On Elton John's 1973 album Don't Shoot Me, I'm Only The Piano Player, there is a tribute to this track in the strings on Blues For Baby And Me.

A House Is Not A Motel 3:31
This rousing and exciting rock number is founded on a driving 12 string acoustic guitar part in Em and the propulsive rhythms of Michael Stuart on drums and Ken Forssi on electric bass. A brief twangy country style guitar break and some tasteful fuzzed up electric guitars in the outro, double tracked by Johnny Echols. Vocally, Arthur Lee is a natural baritone who can effortlessly glide up to tenor. The lyrics are among his best and the last verse alludes to the dreaded compulsory military draft ( the letter sent to draftees began Congratulations, you have been chosen to serve your country in the United States Armed Forces ) and the Vietnam war:
....the bells from the school of war will be ringing / More confusions, blood transfusions / The news today will be the movies for tomorrow.

Led Zeppelin's Robert Plant is a big fan of Love and has covered this song in concert.

Andmoreagain 3:18
One of the most romantic songs ever written and my own favourite Love song. This one is a humdinger and will have you crying in your coffee. A towering and bitter-sweet vocal by Arthur, perhaps his best, sure to move even the most cold hearted. Lovely acoustic guitars playing on a gorgeous melody which goes one way and then another. Not one single name singer has ever tried to cover this because simply put, this is a masterclass in voice control, silky-smooth phrasing, intonation and melismatic singing.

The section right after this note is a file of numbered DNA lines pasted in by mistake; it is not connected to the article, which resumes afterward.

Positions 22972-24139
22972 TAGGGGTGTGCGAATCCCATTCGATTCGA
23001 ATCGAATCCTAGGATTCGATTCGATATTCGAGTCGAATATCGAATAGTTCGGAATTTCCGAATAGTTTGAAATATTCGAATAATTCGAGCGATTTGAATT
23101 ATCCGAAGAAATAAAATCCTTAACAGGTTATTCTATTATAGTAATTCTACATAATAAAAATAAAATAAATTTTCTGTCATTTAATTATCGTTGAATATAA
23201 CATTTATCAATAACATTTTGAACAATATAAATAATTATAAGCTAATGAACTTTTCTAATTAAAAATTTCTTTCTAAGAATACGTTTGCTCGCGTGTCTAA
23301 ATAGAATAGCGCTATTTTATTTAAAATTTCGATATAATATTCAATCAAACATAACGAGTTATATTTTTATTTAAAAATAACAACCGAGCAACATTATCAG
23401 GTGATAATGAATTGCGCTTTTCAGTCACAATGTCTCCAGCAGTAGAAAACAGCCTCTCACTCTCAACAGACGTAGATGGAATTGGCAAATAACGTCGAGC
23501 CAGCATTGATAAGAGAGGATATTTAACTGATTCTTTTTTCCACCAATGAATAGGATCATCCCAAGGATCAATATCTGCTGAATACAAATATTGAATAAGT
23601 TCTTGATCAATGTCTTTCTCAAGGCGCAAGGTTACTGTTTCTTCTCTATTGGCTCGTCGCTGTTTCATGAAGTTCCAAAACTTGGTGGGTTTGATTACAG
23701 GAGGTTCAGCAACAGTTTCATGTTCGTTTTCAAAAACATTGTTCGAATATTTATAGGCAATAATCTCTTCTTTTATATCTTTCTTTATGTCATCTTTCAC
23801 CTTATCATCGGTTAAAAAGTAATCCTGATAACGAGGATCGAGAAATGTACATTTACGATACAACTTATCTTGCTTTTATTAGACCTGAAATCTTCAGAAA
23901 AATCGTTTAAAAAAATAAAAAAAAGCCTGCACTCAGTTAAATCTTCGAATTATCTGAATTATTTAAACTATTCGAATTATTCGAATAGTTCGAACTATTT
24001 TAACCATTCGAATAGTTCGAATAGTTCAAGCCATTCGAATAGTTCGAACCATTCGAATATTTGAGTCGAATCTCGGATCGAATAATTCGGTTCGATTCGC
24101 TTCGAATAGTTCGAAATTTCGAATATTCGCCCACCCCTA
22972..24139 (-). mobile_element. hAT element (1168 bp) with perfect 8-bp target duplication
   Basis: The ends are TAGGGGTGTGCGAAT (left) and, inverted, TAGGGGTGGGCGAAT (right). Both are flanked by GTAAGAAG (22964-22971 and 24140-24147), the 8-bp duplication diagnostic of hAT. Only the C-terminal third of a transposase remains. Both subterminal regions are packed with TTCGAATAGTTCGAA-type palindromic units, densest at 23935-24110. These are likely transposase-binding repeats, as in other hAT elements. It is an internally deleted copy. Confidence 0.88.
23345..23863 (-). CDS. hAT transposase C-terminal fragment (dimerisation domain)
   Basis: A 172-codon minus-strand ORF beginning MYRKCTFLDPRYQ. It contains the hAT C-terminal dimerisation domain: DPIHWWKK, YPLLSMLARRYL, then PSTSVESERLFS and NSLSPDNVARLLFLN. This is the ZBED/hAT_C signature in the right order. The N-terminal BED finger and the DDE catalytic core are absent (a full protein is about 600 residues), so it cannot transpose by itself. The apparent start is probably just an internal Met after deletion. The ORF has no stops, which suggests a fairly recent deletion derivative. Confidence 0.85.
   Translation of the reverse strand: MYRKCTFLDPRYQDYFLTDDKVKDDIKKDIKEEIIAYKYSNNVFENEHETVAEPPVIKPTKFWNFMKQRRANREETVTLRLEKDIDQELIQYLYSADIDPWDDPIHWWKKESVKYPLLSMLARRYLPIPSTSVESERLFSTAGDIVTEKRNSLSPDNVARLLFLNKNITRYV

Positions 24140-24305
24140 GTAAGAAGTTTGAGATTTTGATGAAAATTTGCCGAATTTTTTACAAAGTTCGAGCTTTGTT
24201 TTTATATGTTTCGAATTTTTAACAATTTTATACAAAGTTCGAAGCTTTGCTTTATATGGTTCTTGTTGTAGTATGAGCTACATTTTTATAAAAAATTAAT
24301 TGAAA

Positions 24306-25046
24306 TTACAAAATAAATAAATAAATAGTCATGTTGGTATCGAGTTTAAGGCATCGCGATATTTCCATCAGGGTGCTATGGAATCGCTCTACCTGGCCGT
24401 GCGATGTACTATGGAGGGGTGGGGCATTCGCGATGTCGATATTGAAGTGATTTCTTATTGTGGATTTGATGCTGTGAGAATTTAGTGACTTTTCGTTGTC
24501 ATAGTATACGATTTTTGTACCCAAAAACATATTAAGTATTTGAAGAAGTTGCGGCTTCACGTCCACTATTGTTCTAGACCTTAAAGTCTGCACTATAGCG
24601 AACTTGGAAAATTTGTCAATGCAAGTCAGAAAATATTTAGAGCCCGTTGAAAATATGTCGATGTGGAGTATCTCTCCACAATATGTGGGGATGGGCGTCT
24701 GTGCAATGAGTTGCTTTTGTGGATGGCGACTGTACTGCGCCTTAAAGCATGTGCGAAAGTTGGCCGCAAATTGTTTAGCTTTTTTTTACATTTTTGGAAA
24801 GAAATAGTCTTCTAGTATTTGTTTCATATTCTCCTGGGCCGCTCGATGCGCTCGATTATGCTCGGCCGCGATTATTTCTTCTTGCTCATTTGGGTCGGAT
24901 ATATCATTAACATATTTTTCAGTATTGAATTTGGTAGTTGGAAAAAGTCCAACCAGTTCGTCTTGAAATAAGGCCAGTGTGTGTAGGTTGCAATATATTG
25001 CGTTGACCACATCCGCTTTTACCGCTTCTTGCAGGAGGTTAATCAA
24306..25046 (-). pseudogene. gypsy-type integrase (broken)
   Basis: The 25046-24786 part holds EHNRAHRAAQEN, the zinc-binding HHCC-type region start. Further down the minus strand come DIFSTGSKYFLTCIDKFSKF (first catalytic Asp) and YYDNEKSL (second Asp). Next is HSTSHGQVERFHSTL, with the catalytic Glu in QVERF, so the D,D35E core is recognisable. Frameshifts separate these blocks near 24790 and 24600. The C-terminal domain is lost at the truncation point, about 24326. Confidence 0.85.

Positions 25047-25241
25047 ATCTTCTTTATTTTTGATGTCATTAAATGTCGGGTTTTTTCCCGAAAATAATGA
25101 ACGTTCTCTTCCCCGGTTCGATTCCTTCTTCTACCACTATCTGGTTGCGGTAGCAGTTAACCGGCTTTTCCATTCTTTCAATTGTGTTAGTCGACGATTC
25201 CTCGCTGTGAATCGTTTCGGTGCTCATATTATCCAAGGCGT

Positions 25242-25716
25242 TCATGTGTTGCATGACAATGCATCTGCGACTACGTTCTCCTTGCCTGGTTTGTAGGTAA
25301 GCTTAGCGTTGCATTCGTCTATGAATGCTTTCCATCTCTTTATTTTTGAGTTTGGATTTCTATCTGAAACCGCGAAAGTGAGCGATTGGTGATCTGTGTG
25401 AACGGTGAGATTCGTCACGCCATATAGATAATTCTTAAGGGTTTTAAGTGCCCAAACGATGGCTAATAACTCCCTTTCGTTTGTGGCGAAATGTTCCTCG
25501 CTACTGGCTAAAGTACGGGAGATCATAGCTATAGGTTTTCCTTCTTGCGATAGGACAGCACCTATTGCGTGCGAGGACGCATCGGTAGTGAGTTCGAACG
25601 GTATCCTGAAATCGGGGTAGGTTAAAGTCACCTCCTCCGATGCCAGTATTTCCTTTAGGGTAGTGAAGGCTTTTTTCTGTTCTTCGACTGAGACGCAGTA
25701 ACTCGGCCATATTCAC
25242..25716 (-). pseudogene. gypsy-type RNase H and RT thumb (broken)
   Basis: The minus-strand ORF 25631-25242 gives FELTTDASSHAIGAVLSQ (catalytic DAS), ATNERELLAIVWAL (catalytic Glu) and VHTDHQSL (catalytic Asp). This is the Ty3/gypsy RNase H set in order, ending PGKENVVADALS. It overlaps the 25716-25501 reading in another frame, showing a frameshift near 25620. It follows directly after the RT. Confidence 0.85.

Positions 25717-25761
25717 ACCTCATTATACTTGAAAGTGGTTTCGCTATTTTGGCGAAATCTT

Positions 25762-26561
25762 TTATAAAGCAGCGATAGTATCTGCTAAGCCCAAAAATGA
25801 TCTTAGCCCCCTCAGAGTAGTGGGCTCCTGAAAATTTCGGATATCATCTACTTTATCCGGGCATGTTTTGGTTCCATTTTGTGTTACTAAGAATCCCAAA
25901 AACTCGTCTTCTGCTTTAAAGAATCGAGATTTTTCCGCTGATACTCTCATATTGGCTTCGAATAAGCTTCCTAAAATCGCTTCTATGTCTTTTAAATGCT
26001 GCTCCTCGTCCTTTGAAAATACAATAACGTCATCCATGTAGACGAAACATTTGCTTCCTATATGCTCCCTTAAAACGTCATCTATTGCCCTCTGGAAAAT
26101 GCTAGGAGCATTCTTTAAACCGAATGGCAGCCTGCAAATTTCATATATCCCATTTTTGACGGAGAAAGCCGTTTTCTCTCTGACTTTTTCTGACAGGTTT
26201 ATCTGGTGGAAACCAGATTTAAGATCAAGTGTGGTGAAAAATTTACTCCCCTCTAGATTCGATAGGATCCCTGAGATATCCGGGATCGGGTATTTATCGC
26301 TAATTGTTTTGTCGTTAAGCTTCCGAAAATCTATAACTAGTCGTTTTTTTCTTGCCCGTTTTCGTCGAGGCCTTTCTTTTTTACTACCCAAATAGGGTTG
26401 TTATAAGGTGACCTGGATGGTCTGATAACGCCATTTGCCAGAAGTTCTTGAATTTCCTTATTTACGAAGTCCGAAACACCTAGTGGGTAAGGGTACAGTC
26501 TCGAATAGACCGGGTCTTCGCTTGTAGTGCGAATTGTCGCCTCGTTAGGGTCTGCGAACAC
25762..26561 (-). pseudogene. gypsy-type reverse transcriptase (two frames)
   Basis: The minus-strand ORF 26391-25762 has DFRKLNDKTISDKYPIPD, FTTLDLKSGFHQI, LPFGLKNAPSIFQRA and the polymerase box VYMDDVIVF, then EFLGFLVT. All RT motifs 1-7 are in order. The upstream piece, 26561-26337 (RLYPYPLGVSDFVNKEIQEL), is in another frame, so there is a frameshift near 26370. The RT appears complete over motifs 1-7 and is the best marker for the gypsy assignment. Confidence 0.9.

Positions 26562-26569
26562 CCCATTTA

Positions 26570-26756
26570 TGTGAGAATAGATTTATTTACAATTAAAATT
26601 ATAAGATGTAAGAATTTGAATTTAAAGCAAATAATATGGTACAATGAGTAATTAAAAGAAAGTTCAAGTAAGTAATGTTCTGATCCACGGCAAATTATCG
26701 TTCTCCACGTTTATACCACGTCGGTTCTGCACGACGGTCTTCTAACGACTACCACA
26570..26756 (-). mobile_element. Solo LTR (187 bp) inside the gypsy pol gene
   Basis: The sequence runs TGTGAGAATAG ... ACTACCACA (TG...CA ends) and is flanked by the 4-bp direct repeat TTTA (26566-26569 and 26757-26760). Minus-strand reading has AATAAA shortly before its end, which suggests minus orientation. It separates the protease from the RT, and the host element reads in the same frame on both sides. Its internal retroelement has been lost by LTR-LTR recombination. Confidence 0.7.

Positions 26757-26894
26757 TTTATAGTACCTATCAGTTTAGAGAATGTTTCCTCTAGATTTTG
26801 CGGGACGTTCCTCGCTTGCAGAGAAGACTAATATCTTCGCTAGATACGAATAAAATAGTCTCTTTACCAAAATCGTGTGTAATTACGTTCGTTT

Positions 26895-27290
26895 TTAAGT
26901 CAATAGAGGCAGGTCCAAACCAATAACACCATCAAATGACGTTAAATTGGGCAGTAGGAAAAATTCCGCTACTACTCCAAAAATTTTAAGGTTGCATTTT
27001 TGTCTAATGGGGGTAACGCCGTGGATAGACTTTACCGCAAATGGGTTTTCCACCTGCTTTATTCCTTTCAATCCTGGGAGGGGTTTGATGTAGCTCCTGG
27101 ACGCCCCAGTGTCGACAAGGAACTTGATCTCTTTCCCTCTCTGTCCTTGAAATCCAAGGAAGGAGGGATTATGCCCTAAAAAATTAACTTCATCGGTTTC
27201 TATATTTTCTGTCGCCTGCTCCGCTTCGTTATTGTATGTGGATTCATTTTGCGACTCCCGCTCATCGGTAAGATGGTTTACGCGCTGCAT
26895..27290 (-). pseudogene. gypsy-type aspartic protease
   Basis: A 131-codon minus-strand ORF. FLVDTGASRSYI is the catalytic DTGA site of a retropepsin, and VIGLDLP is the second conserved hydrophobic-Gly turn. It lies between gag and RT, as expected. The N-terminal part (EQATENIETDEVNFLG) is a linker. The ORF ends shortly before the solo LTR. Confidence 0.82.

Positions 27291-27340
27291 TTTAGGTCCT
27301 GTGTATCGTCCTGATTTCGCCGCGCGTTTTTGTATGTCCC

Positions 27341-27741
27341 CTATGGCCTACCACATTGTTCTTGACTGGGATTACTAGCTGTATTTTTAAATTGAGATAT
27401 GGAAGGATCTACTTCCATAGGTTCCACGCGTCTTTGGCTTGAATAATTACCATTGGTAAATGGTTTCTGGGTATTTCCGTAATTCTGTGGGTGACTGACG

And if you see andmoreagain / Then you will know andmoreagain / For you can see you in her eyes / Then you feel your heart beating bom bom bom bom

When the strings repeat the Cmajor 7th chord four times to echo the bom bom boms, it is stunningly effective and moving. A case of less is more in arrangement.

The Daily Planet 3:31
Andmoreagain of the same daily routine : In the morning we arise and start the day the same old way / As yesterday, the day before / And all in all it's just a day like all the rest / So do your best with chewing gum / And it is all so repetitious / Waiting on the sun.
Further topical references to the sirens and the accidents and children waiting on the war i.e. the draft.

This lively acoustic rock number in A has a complex arrangement with its stop/starts and tempo changes. This has been attributed to the influence of 21 yr old Neil Young, who co-produced this track, and was to do the whole album, but dropped out due to his day job with Buffalo Springfield.

" Neil Young played guitar and helped me on The Daily Planet....He was going to produce Forever Changes. In fact I could go so far as to say that he did produce The Daily Planet, that's why it sounded so weird. It's kind of out of synch ". ( Arthur Lee 1981 ). High praise indeed coming from Arthur! This cut and the previous one feature The Wrecking Crew - see the CD booklet for the explanation why!

Old Man ( MacLean ) 3:02
Arthur let Bryan sing this one! A big neo-classical production on this gentle ballad with Bryan on acoustic guitar and vocal. The inspirational lyric is about a wise father figure who shared his wisdom on life and love: " He spoke of love sweeter days / And in his eloquent way / I think he was speaking of you ".

David Angel's brilliant string and horn arrangements throughout make an already great album even greater. Here, the gently shimmering, quivering strings create a tension and disquiet.
Perhaps not quite as innovative as " Alone Again Or " but nevertheless a very fine track.

The Red Telephone 4:46